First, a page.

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Re: Transforming RDF into (non-binary!) trees

From: Tim Berners-Lee <timbl@w3.org>
Date: Sun, 6 Jul 2014 17:14:43 +0100
Cc: Victor Porton <porton@narod.ru>, SW-forum Web <semantic-web@w3.org>
Message-Id: <3E37651F-DC3F-4496-9CFB-4ED2837EF8EA@w3.org>
To: Paul Tyson <phtyson@sbcglobal.net>

On 2014-07 -06, at 16:46, Paul Tyson <phtyson@sbcglobal.net> wrote:

> On Sat, 2014-07-05 at 22:35 +0300, Victor Porton wrote:
>> I think we should write some code which would transform RDF into a tree
>> (not necessarily binary! utilize nameless nodes as nodes with N
>> childs) and also check the number of branches of a certain kind
>> (usually 0..1 or 1..1).
>> 
>> Has anyone done a similar job?
> 
> I have not done that in RDF, but recently I had to generate optimal
> spanning trees [1] from a directed acyclic graph (DAG). It occurred to
> me that a similar technique could be applied to RDF if you first omitted
> cycles from the RDF graph (perhaps by introducing blank nodes).
> 
> One approach would be to put the spanning tree (however you choose to
> define it) in one named graph, and all the other "non-tree" triples in
> another named graph.
> 
> This would make it easier to apply conventional block-and-line layout
> styles (using XSL or CSS) to the spanning tree, and use the non-tree
> links to "decorate" the format (e.g. using hyperlinks or other
> interactive behavior).
> 
> Your use case might be quite different than mine. I am motivated by the
> problem of applying formatting style to RDF graphs. Since conventional
> layout techniques for screen and paper have a tree-based target model
> (pages/screens,blocks,lines,characters), somewhere in the process you
> must find or make a tree from your graph-based data. By specifying how
> to construct one or more useful (i.e., "meaningful for formatting")
> spanning trees from a given RDF graph, you achieve greater flexibility
> and transparency in the process.

Any serializer to turtle, etc, produces a tree in the process.

For example, the serializer in rdflib.js uses the same algorithm for serializing turtle/N3, rdf/xml and also a form of graphical HTML layout the tabulator project uses for a "data view" of rdf resource. This latter also represents quoted graphs of N3 as rounded-corner bubbles around the graph, and is useful for vizualising at rule files.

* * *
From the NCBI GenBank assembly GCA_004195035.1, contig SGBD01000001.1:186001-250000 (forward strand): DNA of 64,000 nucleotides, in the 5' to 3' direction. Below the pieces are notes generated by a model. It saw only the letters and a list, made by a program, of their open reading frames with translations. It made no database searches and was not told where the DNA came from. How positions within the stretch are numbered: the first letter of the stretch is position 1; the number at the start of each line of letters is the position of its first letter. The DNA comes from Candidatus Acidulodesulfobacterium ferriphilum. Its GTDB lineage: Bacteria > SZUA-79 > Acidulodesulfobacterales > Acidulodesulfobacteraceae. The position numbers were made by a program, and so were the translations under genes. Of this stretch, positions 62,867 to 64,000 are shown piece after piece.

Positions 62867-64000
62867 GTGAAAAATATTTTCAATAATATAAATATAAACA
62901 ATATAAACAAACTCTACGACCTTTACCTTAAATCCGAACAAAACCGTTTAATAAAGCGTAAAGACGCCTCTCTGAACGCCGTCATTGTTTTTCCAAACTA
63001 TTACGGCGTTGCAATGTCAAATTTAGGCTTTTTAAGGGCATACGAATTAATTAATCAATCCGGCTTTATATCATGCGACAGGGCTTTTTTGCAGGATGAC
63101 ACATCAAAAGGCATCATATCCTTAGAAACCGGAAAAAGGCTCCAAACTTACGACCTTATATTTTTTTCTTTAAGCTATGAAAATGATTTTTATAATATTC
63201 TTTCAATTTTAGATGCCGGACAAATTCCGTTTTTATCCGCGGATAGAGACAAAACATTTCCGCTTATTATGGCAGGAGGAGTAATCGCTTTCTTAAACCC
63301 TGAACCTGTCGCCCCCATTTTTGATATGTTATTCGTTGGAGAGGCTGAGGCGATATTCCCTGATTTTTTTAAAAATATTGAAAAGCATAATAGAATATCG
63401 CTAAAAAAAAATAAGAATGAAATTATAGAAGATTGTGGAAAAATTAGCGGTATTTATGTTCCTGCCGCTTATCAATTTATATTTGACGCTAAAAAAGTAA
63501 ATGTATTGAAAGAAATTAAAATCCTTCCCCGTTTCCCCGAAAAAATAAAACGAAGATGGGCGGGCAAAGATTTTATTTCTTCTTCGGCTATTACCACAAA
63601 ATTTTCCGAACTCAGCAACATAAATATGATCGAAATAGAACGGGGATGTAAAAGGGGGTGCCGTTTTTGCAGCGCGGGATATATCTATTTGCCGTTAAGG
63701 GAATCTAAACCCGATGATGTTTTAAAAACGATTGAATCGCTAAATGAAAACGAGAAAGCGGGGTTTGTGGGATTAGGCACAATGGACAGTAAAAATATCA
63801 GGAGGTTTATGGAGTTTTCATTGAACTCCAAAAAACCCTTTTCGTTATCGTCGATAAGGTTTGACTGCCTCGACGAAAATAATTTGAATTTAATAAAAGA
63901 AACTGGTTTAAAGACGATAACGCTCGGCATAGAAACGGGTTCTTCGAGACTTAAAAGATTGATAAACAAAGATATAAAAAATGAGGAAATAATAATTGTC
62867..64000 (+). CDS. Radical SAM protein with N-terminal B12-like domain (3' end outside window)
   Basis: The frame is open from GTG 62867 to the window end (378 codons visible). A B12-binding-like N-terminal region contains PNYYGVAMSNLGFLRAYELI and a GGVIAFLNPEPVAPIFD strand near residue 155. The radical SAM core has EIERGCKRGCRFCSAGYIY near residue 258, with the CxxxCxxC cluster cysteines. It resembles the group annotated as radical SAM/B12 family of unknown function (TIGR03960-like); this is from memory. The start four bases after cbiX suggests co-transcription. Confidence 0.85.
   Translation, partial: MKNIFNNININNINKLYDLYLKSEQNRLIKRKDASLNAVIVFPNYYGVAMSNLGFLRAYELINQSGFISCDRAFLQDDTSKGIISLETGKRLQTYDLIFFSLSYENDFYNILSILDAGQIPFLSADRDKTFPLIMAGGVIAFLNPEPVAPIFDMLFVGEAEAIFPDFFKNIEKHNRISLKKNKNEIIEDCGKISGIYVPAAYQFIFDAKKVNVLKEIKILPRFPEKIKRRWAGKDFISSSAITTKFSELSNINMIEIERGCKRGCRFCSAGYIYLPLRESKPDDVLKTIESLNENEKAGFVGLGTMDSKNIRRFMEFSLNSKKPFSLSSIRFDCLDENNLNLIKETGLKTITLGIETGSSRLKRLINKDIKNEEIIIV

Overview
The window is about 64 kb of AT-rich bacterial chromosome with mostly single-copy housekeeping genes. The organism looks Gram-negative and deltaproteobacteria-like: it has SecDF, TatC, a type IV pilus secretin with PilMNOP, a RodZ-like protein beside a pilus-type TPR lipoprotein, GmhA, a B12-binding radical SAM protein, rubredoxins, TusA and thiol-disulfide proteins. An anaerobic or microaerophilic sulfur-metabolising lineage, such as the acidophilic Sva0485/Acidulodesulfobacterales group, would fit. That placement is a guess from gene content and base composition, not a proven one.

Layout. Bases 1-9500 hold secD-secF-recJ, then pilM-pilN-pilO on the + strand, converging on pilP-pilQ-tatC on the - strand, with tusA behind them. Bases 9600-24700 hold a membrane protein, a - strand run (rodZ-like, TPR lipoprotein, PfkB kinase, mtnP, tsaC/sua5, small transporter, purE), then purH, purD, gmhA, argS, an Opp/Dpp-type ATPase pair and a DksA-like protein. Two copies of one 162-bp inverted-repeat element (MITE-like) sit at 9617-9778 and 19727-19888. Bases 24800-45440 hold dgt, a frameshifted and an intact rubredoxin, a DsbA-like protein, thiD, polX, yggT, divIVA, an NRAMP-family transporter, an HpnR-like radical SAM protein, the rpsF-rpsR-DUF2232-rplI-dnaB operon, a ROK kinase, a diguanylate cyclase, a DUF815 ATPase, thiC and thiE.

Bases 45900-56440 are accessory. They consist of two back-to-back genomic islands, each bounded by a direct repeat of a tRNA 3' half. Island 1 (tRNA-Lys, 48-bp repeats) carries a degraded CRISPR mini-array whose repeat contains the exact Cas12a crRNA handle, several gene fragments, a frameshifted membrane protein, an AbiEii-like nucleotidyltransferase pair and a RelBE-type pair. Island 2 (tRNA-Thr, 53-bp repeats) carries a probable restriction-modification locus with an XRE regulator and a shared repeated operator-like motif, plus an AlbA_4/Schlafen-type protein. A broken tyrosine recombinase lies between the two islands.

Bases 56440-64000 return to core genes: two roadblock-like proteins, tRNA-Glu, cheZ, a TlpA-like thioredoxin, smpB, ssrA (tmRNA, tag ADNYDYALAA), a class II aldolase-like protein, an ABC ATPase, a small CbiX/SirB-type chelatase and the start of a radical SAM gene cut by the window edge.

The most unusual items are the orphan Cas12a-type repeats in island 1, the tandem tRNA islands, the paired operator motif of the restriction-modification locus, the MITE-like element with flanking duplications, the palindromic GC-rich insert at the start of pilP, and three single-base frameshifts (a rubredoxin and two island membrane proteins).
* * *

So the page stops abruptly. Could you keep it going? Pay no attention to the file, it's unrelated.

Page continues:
https://github.com/linkeddata/rdflib.js
and specifically
https://github.com/linkeddata/rdflib.js/blob/master/serialize.js
for the serializer and 
https://github.com/linkeddata/tabulator/blob/master/js/panes/dataContentPane.js
for the code which generates the graphical view.


In general, a graph may have disconnected parts and so may have to be serialized to more than one tree.

(Note that if you allow N3's  reverse arc syntax  (   <#a> is :child of  <#b> ) the you can serialize any acyclic graph to turtle without having to generate arbitrary identifiers for blank nodes, just using the turtle [ ]  syntax.   That is one reason why it was a shame that the reverse syntax was omitted from Turtle.    The serializer above does not use the reverse link syntax in its output, so it generates a tree of forward links.  This goes against a  maxim of mine that forward links are not treated special over backward links in RDF... but I digress.)



> 
> I suppose such a system could be implemented with SPARQL, but it would
> be nice to have a non-SPARQL declarative syntax for specifying the
> spanning tree. RIF might work.
> 
> Regards,
> --Paul
> 
> [1] http://en.wikipedia.org/wiki/Spanning_tree
> 
>> 
>> I am working for bindings librdf for Ada2012. I could write such code
>> directly in Ada (so it may be easier), but better would be to make C
>> interface for this. I may write in Ada and leave TODO note "port it to
>> C".
>> 
>> Any response?
>> 
>> --
>> Victor Porton - http://portonvictor.org
>> 
> 
> 
> 
> 


Received on Sunday, 6 July 2014 16:14:57 UTC

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